Commenced in January 2007
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Edition: International
Paper Count: 3

Search results for: Crusades

3 Comparative Analysis of the Treatment of the Success of the First Crusade in Modern Arab and Western Historiography

Authors: Oleg Sokolov

Abstract:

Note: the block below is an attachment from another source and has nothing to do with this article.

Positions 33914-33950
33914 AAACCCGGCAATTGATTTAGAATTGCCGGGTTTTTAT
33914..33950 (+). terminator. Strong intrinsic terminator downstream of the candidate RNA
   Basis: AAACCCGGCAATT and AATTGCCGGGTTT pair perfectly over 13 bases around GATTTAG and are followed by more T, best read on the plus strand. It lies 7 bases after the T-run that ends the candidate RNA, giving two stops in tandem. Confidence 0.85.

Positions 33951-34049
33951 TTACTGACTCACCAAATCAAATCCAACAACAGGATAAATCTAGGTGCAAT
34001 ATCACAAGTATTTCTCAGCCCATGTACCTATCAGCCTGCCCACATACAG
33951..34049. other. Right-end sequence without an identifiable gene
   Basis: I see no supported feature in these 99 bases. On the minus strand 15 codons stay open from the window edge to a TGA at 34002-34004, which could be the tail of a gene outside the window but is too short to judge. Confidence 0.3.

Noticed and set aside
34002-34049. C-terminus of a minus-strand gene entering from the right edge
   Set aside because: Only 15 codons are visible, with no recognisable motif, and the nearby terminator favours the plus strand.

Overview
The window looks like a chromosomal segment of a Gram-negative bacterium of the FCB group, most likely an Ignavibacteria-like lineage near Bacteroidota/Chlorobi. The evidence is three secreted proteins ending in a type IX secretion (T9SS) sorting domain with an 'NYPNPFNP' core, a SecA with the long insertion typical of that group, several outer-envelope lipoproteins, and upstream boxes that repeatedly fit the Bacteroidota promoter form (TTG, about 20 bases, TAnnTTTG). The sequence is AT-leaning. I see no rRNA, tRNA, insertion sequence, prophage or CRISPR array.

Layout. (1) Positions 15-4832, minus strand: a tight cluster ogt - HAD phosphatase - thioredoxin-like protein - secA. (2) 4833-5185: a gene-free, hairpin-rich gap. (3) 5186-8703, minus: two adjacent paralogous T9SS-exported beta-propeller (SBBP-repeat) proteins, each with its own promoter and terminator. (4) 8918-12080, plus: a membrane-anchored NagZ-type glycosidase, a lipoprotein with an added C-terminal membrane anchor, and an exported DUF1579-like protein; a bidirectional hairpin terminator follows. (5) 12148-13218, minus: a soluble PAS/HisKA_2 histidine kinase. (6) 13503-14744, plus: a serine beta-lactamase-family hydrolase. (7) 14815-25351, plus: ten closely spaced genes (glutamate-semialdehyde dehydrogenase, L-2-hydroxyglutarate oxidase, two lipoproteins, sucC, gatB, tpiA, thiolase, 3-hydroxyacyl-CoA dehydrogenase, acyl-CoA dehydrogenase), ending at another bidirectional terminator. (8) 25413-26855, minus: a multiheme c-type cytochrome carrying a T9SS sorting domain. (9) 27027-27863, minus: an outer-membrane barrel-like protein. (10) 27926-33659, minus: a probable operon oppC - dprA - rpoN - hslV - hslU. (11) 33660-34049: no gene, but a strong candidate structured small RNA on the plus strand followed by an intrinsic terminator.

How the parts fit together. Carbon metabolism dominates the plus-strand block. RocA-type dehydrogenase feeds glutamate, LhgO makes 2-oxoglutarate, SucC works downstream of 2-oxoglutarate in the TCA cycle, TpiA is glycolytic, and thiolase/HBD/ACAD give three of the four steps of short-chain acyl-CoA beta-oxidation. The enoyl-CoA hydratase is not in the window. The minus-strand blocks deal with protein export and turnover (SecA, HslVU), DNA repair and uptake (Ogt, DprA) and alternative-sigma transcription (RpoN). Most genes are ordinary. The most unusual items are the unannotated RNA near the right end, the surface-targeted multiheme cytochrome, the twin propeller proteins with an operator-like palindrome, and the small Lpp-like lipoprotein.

Despite the fact that the epoch of the Crusades ended more than 700 years ago, its legacy still remains relevant both in the Middle East and in the West. There was made a comparison of the positions of the most prominent Western and Arab medievalists of XX-XXI centuries, using the example of their interpretations of the success of the First Crusade. The analyzed corpus consists of 70 works. In the modern Arab Historiography, it is often pointed out that the Seljuks' struggle against the crusaders of the First Crusade was seriously hampered by the raids of the Arab Bedouin tribes of Jazira. At the same time, it is emphasized that the Arab rulers of Northern Syria were ‘pleased’ with the defeats of the Turks and made peace with the Crusaders, refusing to fight them. At the same time it is usually underlined that the Fatimid aggression against the Turks led both the first and the second to defeat from the Crusaders and became one of the main reasons for the success of the First Crusade and the Muslims' loss of Jerusalem in 1099. The position of Western historians about the reasons for the success of the First Crusade differs significantly. First of all, in the Western Historiography, it is noted that the deaths of the Fatimid and Abbasid Caliphs and the Seljuk Sultan between 1092 and 1094 years created political vacuum just before the crusaders appeared in the Middle East political arena. In 1097-1099, when the Crusaders advanced through Asia Minor, Syria and Palestine to Jerusalem, there was an active internecine struggle between the parts of the Seljuq state that had broken up by that time, and the crusaders were not perceived as a general threat of all Muslims of this region at that time. It is also pointed out that the main goals of the Crusaders - Antioch, Edessa, and Jerusalem - were at that time periphery since the main struggle for power in the Middle East was at this time in Iran. Thus, Arab historians see the lack of support from Arabs of Syria and Jazira and the aggression from Egypt as a crucial factors preventing the Seljuks from defeating the Crusaders, while their Western counterparts consider the internal power struggle between the Seljuks as a more important reason for the success of the First Crusade. The reason for this divergence in the treatment of the events of the First Crusade is probably the prevailing in much of Arab historiography, the idea of the Franks as an enemy of all peoples and religions of the Middle East. At the same time, in contemporary Western Historiography, the crusaders are described only as one of the many military and political forces that operated in this region at the end of the eleventh century.